Natural Language Searches
In addition to Boolean searching, some electronic research services allow you to simply enter research questions in “plain English.” The literature characterizes this alternative search technique in various ways including “natural language,” “associative language,” “probabilistic,” “relevance,” and “statistical” searching. Some tax research services have special names for their systems of natural language searching. For instance, LEXIS calls its natural language algorithm Freestyle, while Westlaw dubs its program WIN (Westlaw Is Natural).
Researchers without “Boolean prowess” may formulate ineffective or inefficient Boolean search requests and be dissatisfied at times with their results. A godsend to those never fully embracing Boolean logic, natural language searching sometimes produces surprisingly good results. Thus, the natural language approach can increase the effectiveness and efficiency of researchers who have not mastered Boolean logic.
But researchers long accustomed to “Boolean speak” can benefit from this alternative approach too. Well-constructed Boolean searches occasionally miss relevant documents or pull too many irrelevant documents. Though natural language searches often do not outperform well-constructed Boolean searches, they do in some cases. So, even Boolean diehards find that natural language searching increases effectiveness and efficiency sometimes.
Understanding Natural Approach
To know when natural language searching might be useful or appropriate, you must understand the way the approach works. First, researchers enter a research question or a string of keywords, ignoring syntax and Boolean connectors. They focus instead on expressing research issues completely (i.e., including all the keywords and concepts). In fact, they need not express the research issue as a question at all; entering a string of keywords that would appear in a well-written research issue works just as well. Second, the system requests researchers to select synonyms and, if they wish, designate some keywords as mandatory. (In effect, designating a keyword as mandatory instructs the system to precede it with AND rather than OR.) Researchers also can restrict searches, for instance, by date or court.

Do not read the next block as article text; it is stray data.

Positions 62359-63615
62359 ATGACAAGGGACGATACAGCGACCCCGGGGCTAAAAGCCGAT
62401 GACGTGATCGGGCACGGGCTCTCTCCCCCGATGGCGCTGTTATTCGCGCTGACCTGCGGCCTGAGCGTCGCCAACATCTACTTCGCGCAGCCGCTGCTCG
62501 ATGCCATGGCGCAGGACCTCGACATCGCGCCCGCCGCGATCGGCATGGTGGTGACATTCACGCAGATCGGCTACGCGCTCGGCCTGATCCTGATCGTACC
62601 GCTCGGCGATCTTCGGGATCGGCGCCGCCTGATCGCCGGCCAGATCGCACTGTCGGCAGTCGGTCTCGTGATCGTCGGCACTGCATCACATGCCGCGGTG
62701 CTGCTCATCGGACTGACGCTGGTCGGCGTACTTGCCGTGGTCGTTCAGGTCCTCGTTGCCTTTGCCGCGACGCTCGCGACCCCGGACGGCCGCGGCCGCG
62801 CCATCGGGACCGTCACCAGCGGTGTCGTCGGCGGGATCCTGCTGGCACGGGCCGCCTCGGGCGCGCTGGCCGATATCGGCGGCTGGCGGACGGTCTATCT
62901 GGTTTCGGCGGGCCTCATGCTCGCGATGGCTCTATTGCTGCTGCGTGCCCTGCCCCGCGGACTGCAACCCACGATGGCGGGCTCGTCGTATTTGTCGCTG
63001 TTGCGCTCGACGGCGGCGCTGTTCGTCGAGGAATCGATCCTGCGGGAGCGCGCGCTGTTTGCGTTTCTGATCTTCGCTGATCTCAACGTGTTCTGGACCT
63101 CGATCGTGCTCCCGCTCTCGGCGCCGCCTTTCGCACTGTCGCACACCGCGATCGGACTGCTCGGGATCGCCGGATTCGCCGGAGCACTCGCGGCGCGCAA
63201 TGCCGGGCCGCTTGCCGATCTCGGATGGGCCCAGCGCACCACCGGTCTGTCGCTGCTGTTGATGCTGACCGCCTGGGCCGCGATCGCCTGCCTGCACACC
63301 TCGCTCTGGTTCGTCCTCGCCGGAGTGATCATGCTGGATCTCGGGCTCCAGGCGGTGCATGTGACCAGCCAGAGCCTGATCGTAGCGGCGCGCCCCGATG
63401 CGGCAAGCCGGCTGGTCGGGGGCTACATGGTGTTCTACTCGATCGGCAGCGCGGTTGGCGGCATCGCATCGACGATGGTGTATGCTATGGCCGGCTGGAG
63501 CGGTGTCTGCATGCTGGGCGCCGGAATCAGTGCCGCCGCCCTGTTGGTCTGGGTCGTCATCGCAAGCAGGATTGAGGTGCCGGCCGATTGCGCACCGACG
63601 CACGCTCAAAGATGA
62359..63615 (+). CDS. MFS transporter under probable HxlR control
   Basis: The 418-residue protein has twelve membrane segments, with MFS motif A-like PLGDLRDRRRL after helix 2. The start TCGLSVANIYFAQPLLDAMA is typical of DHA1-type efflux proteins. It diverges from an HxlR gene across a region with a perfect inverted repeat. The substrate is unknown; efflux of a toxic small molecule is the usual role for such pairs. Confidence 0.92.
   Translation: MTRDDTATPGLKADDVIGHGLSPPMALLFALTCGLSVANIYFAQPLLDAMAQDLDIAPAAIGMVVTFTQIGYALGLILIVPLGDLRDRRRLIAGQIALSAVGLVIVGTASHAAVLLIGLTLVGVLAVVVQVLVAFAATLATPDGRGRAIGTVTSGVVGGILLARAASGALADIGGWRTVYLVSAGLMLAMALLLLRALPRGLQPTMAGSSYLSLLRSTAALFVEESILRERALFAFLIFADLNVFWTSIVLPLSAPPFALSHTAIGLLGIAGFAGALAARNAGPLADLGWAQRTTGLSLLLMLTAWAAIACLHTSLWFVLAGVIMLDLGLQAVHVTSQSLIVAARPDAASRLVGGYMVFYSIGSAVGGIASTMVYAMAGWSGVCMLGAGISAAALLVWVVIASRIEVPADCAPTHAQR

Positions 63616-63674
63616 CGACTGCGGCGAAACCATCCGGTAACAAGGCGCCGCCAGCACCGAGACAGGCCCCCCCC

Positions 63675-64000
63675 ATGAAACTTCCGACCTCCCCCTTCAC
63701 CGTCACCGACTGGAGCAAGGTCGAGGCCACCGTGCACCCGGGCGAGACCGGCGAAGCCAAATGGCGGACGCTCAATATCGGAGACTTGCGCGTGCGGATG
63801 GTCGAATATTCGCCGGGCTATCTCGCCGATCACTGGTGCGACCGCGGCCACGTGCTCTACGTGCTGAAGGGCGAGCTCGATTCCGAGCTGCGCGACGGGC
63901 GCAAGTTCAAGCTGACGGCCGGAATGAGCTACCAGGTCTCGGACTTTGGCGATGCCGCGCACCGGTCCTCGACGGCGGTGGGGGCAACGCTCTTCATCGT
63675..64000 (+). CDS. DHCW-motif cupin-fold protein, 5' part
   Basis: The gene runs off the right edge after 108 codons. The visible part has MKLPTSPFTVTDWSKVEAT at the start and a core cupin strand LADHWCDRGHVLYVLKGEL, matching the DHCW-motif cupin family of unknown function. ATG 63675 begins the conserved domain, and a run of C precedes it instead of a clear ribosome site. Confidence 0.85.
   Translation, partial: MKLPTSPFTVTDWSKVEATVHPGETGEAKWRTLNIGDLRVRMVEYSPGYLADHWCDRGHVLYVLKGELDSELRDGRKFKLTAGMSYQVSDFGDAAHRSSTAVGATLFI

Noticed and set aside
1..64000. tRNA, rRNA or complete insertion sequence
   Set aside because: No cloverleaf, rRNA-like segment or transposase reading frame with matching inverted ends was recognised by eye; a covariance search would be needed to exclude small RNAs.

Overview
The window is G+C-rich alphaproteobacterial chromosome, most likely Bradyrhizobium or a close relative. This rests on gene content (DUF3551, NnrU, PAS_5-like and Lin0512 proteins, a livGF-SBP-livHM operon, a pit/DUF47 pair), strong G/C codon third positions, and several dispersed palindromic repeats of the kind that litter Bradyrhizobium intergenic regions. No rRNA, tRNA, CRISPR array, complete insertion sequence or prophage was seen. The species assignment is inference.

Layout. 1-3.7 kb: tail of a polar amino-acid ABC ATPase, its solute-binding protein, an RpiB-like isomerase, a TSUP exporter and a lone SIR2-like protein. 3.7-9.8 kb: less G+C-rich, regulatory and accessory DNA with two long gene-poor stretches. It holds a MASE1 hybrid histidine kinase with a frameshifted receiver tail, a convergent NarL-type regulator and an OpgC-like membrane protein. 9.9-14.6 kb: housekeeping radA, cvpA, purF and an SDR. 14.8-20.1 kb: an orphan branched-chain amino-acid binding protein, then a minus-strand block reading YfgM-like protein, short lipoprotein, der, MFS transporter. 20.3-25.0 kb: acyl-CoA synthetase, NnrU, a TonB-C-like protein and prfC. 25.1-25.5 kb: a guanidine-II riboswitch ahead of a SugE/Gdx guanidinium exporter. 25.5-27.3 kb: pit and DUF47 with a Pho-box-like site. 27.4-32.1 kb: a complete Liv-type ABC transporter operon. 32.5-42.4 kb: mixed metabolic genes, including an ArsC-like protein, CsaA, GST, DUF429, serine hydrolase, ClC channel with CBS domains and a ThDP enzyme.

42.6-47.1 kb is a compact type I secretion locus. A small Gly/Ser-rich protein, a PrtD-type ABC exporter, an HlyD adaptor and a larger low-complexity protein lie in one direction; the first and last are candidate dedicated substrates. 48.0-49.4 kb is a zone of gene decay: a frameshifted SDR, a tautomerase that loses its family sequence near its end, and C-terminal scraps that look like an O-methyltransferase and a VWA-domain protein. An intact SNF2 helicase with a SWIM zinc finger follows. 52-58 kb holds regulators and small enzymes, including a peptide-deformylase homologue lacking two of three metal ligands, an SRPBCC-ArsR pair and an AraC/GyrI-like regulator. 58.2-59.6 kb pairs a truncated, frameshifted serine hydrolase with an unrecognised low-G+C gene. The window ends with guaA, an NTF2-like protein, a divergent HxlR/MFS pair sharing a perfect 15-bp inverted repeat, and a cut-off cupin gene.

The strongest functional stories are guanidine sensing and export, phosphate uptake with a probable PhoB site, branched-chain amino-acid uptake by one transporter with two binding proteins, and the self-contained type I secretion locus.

Deciding to Go Natural
How effective and efficient is natural language versus Boolean searching? The jury is still out on this question. To a large extent, the verdict depends on the researcher’s familiarity with Boolean syntax and strategies (see “Boolean Searches” lesson). Boolean neophytes often perform better going natural. But whether a Boolean novice or guru, researchers can more appropriately evaluate natural search results if they recognize and appreciate the approach’s limitations and strengths.
Placing too much reliance on natural language techniques can provide misleading search results. Since the mathematical algorithm (rather than the researcher) makes many choices, less precise results occur in some cases. Consider the following:
Notwithstanding these objections, natural language searches sometimes return better results than Boolean requests. Going natural tends to work reasonably well (perhaps even better than Boolean logic) in the following situations:
Following up a Boolean search with a natural language search (or vice versa) often retrieves relevant documents the initial search did not. The reason is simple. Natural language searches emphasize the relative importance of keywords while Boolean places more emphasis on relationships between keywords. Especially when you are unfamiliar with the database, conducting a search using both Boolean and natural approaches can yield better results than relying only on one technique. A similar approach involves locating a highly relevant document through a Boolean search and then requesting other similar documents. (When using LEXIS, this latter function is called “More Like This” or simply “More.”) In effect, requesting similar documents begins a natural language search based on keywords appearing in the Boolean-retrieved model document.
Individuals can begin their electronic research within traditional tax services (e.g., CCH’s Standard Federal Tax Reporter and RIA’s Federal Tax Coordinator 2d) and then follow hyperlinks to primary sources of the tax law such as rulings and cases. Some electronic research services also allow individuals to follow a reverse process. That is, they can begin their Boolean or natural language search in primary source materials. After locating a particularly relevant ruling or case, they follow a hyperlink back to one of the traditional tax services to discover similar and often relevant information.